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A 12th century toy boat with a hole in the middle where a mast could have been stepped
Image credit Åge Hojem, NTNU University Museum
A thousand years ago, for reasons we will never know, the residents of a tiny farmstead on the coast of central Norway filled an old well with dirt. Maybe the water dried up, or maybe it became foul. But when archaeologists found the old well and dug it up in the summer of 2016, they discovered an unexpected surprise: a carefully carved toy, a wooden boat with a raised prow like a proud Viking ship, and a hole in the middle where a mast could have been stepped.
Archaeologist Ulla Mannering studying the skirt belonging to The Woman from Huldremose whose 2,000 year-old body was found in a marsh in Jutland in 1879
Writing in ScienceNordic on the 29 May, Sybille Hildebrandt reports that –
Clothes in the early Iron Age were not grey and dull, as previously assumed. They were colourful and patterned. This new discovery comes as a result of new analyses of 180 textile samples from 26 different bog finds, carried out by Ulla Mannering, a senior researcher and archaeologist at the Danish National Research Foundation’s Centre for Textile Research at the National Museum. “The beginning of the Iron Age sparked a revolution in fashion in which clothes became coloured and patterned,” she says. The conventional theory has so far been that colourful textiles only emerged in the centuries after the birth of Christ. “But our analyses show – quite surprisingly – that colour and pattern came into fashion in the earliest part of the Iron Age. That’s 500 years earlier than previously thought.”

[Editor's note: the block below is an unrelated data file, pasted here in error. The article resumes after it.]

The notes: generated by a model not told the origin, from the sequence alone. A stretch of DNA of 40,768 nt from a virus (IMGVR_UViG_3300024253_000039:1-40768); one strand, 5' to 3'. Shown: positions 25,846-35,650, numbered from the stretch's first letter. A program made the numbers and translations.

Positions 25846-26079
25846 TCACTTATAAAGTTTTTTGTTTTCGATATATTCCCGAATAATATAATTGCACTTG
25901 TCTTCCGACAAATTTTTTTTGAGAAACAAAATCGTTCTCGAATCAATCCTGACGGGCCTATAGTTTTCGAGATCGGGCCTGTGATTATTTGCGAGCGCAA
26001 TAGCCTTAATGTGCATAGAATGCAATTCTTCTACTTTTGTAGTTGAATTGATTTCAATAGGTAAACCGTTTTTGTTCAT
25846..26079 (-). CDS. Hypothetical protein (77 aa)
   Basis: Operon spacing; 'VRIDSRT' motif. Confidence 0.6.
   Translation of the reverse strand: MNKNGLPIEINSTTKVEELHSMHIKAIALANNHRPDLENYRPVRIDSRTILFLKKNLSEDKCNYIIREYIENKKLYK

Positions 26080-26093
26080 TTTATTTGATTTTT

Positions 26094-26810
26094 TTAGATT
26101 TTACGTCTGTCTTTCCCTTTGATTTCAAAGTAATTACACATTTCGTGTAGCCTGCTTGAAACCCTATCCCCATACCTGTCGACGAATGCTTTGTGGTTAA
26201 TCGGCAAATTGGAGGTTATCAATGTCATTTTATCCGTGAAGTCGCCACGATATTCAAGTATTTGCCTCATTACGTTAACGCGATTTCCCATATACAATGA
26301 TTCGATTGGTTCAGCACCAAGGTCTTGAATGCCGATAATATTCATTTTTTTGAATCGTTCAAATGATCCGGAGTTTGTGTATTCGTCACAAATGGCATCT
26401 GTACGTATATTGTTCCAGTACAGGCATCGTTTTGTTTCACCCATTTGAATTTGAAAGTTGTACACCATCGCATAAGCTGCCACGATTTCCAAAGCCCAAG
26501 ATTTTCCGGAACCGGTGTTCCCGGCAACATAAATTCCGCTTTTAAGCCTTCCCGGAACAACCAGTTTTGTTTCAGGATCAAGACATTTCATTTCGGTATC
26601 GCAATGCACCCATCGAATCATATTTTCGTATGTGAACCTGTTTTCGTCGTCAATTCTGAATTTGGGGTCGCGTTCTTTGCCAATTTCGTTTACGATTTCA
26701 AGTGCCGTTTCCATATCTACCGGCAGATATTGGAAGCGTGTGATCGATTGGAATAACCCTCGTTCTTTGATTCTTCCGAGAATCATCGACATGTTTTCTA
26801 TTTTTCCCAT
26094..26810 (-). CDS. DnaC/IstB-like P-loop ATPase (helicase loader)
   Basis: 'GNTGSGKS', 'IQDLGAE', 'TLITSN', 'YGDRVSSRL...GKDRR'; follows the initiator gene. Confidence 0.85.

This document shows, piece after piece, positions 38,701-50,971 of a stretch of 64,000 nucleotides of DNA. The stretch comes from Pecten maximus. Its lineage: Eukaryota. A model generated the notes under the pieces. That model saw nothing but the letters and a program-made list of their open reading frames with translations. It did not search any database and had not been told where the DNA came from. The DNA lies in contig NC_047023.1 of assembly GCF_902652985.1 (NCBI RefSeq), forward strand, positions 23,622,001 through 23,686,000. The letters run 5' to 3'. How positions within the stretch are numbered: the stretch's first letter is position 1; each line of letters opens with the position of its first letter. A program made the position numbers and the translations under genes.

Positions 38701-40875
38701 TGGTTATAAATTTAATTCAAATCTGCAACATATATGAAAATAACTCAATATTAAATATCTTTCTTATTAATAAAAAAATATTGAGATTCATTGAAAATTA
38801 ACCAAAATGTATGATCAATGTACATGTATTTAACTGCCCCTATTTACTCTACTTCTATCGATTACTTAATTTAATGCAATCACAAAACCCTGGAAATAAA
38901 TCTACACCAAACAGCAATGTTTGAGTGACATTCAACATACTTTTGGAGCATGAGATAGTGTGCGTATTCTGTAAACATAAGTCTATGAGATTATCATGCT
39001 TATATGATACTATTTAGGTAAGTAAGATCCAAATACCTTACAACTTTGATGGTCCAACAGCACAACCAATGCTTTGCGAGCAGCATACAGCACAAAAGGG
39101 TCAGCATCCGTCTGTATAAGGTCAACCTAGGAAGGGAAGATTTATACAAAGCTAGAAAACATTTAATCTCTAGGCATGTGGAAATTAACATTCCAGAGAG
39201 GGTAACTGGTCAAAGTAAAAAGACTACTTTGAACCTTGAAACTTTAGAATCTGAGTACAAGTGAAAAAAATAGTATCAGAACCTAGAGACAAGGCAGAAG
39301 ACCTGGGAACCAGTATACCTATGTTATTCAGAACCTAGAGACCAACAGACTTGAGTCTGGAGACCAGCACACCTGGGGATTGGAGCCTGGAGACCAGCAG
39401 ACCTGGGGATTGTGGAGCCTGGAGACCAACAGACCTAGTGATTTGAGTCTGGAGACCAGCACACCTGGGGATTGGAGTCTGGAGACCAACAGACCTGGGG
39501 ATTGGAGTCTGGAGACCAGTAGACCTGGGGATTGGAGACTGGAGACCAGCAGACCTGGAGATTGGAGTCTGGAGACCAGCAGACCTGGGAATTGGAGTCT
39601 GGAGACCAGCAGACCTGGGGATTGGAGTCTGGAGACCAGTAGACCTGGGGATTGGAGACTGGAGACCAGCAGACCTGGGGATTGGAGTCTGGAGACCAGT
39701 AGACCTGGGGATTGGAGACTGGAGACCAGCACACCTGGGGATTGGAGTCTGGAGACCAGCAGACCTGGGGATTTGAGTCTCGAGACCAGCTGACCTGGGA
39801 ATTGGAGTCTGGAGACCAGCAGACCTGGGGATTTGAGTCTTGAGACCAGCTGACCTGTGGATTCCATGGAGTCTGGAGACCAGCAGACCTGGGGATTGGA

The colours changed people’s world view
The new analyses also show that the bodies, buried in an ancient sacrificial bog, from which the textiles were taken are older than previously thought. Most of them date back to the centuries leading up to Christ’s birth, which makes them more than 2,000 years old.
Full article here.